LL: I think a really key one that may often be overlooked is that Canada is really trusted. We’ve been a trusted collaborator in this space. Looking at a landscape where there are a lot of geopolitics involved, and where we’re going to have to be working together with trusted partners, Canada is often looked to. I think that can help position us as a really integral player in the global supply chain.

Canada has a history of playing a role in that space. When it comes to innovation, I think that’s actually one of our greatest assets across the board, but especially in a sector where you’re dealing with dual-use technology [both civilian and military applications], with geopolitics there are real national security considerations that come into play with this technology. And just the economic potential in this – being a trusted partner [is crucial].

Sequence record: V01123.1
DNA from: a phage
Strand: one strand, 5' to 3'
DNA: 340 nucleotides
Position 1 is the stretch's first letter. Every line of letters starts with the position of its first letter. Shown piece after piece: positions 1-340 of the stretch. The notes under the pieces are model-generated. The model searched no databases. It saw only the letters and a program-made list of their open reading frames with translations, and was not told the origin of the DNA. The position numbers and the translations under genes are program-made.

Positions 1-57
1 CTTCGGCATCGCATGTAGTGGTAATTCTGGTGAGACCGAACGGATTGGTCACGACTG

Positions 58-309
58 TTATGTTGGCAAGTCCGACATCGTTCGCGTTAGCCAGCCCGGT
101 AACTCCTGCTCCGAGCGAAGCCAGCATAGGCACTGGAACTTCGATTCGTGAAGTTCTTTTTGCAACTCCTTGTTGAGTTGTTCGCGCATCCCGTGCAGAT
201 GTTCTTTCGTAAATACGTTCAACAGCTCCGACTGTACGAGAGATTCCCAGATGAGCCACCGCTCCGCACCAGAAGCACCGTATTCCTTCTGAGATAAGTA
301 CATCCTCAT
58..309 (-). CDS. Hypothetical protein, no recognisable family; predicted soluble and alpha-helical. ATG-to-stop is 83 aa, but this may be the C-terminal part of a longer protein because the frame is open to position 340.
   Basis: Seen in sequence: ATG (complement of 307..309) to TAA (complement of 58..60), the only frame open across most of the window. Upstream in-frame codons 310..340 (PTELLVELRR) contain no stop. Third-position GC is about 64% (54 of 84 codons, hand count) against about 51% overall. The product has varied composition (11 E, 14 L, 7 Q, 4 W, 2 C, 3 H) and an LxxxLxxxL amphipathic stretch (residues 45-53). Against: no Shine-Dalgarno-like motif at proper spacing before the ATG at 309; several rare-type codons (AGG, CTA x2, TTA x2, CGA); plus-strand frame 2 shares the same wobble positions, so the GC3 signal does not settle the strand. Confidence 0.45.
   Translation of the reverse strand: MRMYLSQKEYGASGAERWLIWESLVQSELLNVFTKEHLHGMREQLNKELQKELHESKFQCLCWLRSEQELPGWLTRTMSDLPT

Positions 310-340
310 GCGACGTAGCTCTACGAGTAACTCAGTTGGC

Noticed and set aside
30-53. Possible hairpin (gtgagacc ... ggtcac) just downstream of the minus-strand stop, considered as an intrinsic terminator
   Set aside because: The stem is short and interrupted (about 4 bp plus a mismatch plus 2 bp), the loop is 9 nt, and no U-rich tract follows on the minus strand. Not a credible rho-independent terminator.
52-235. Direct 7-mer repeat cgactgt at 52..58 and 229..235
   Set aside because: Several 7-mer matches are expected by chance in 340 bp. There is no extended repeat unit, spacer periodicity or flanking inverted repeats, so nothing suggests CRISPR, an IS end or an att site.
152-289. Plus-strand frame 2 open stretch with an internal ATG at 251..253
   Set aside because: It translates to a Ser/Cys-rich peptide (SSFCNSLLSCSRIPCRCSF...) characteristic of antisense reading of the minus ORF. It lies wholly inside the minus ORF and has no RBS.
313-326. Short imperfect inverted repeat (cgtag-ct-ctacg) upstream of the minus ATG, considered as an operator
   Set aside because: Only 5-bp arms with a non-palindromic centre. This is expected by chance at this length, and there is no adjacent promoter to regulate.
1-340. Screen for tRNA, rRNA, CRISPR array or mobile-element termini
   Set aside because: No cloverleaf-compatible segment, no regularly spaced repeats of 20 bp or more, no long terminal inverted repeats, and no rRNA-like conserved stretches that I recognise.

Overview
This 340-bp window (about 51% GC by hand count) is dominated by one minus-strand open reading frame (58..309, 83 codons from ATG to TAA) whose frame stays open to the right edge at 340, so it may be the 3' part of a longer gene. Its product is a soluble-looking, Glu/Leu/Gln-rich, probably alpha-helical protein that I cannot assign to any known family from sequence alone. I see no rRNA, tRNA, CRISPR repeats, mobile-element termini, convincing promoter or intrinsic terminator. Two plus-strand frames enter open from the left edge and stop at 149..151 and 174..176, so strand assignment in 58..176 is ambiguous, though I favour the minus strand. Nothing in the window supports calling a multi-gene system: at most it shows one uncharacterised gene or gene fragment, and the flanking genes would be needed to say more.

Canada also has a lot of really interesting trade agreements with a wide variety of nations. So it makes us a really [attractive] country to be able to partner with and work together on co-developing some of this technology.

Also, Canada has really been a hub for talent development. We have incredible post-secondary institutions here, from universities to colleges, and looking at what the sector is going to need. There’s a talent shortage right now that’s only going to grow. We could become one of the world’s leaders in developing the talent for this space, which is I think it really exciting for Canada. Our immigration policies are aligned with that as well.

I think another really huge strength for Canada is we’ve got very resourceful and visionary entrepreneurs. In a lot of our client companies, there’s been a real passion by the founders to try to build this [industry] here in Canada – a lot of good will. I think where we can be supporting them to do that, and not just to start their companies but to scale them here in Canada, it’s a really key strength.

R$: If you could change one thing to make Canada more international competitive in quantum, what would it be?